English football has cursed us. Our insecurity as a footballing nation in its own right,…
Victor Wanyama. Virgil Van Dijk. Fraser Forster. Over the last few seasons the path from Celtic Park to the English Premier League (and Southampton, in particular) has been a fairly well-trodden one, with many players seeing the English top flight as the logical next step to their promising careers to date. Stuart Armstrong is the latest player to have sealed a move down south and, if reports swirling around Kieran Tierney are to be believed, then he won’t be the last to do so this summer.
Over the last week or so, interest in Tierney has intensified greatly. Both Everton and Tottenham are said to be interested in Celtic’s 21-year-old academy graduate with a fee of around £25 million reportedly agreed. In the event of Tierney moving on for such an amount, Celtic would receive a record fee for a player based in Scotland, almost double what Southampton paid for Wanyama or Van Dijk. But there’s just one problem – Tierney is worth far more than his mooted valuation.
It all comes down to the nature of the transaction itself. No one player’s value is set in stone. The two most important factors in any transfer negotiation, by far, are the financial health of the buying and the selling club respectively. If you’re buying a player and you have deep pockets, you should expect to pay more. If the selling club are in a good state off the pitch, then a higher fee will be required to incentivise the sale. In Tierney’s case, both of these hypotheticals happen to be true.
As the Premier League pulls further and further away from other domestic leagues in terms of the amount of money on offer for clubs – last year’s 20th-placed team West Brom, for example, raked in nearly £100 million in television prize money alone – then it’s only natural that England’s transfer market has become vastly inflated. It’s a well-known fact that clubs outside of England prefer to sell players to Premier League teams, safe in the knowledge that the team can sell a player for double or even triple their estimated valuation. Everyone knows that Premier League sides have the money and as a result, selling clubs can afford to dig their heels in until the English side ends up overpaying for their player.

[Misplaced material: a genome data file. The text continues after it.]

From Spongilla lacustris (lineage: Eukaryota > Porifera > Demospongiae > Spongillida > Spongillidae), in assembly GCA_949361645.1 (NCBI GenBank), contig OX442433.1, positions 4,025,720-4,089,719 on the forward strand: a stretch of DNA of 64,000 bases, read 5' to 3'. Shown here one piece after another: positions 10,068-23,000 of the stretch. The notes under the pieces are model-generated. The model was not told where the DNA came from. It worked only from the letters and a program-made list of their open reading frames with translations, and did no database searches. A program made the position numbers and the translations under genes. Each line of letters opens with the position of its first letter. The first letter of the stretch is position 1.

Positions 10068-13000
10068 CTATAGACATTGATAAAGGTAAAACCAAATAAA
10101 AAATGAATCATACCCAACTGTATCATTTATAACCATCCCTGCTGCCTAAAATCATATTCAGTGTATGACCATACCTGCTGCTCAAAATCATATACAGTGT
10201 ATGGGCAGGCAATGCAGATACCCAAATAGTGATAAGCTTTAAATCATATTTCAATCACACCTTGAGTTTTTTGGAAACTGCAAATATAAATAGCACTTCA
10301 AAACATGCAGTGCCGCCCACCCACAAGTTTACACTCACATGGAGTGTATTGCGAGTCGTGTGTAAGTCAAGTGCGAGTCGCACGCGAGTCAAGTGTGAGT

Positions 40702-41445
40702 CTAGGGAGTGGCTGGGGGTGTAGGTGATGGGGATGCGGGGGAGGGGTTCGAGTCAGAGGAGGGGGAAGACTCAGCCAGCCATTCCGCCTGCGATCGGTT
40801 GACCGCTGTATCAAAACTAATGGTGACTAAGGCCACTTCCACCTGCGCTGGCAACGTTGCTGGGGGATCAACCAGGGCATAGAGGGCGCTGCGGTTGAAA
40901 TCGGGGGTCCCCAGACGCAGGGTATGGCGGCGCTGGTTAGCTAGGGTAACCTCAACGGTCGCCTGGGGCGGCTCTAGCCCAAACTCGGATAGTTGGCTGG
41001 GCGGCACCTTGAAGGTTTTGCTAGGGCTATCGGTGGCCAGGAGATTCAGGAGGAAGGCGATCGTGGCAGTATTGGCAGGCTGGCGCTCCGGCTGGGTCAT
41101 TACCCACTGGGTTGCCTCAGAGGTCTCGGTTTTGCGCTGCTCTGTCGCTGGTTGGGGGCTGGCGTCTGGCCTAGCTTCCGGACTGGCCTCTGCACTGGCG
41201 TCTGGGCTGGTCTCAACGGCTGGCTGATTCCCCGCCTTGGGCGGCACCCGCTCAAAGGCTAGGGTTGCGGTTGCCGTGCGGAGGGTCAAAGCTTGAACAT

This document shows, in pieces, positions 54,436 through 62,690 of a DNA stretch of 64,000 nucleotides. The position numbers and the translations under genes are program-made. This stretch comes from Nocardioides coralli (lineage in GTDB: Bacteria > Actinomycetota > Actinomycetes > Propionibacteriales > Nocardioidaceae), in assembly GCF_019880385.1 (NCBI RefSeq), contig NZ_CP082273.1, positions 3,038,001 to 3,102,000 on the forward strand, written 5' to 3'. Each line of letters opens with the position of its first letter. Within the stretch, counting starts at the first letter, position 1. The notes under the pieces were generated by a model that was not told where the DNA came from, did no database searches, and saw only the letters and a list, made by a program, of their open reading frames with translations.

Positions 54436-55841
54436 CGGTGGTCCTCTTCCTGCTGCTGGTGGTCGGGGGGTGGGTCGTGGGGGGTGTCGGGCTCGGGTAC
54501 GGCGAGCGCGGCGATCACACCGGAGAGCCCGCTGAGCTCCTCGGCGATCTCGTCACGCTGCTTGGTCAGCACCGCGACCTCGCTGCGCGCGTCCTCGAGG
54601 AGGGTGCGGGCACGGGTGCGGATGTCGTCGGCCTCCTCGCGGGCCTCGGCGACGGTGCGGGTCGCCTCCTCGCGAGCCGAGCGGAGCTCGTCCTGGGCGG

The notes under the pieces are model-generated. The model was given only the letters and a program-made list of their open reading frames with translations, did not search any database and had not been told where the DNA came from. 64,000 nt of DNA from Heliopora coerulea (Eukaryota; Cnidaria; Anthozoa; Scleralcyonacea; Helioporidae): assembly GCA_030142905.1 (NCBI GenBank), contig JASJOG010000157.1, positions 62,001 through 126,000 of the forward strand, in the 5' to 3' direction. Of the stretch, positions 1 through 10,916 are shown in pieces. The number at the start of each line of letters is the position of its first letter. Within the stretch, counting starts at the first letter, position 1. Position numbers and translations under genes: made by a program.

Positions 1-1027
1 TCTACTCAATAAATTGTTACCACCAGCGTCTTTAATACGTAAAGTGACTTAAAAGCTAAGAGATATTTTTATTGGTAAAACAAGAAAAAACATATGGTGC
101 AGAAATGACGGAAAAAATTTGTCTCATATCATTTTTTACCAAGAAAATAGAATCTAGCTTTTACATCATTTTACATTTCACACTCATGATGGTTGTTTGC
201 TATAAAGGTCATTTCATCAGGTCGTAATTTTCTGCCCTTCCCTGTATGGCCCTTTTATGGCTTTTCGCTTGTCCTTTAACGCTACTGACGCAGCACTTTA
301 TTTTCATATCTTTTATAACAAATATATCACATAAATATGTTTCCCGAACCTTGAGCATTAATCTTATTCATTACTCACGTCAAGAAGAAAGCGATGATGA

Celtic’s negotiating position is only strengthened by the nature of the club’s off-field finances. The club’s self-sufficient business model means the Glasgow side don’t have to rely on player sales or European prize money to stay afloat. In short, they don’t have to sell anyone they don’t want to and can afford to demand an inflated fee whenever they choose to eventually move a player on. This puts the Celtic board in an excellent negotiating position before talks even begin about a potential transfer. And that’s before we even consider Tierney’s own position – playing regularly for his boyhood club, in the Champions League, on a long-term deal. Any offer will have to be lucrative to tempt the club or the player into a move.The Celtic board, it seems, hold all the cards.
The Hoops board can also point to the various successes that other high-profile departures have enjoyed in the Premier League and raise their valuation accordingly. Historically, English clubs are a little hesitant when it comes to signing players who have looked a level above the rest of their Scottish counterparts. Van Dijk is the perfect example of this – those that had actually seen him play were convinced he was heading to the top of the game and he eventually moved to Southampton for around £12 million initially. After Liverpool saw that the transition from the Premiership to the Premier League wasn’t an issue for Van Dijk, they splashed out a world record fee for the defender – with many pundits now sheepishly admitting that the move has been a good one, after an initial backlash over the size of his £75 million fee.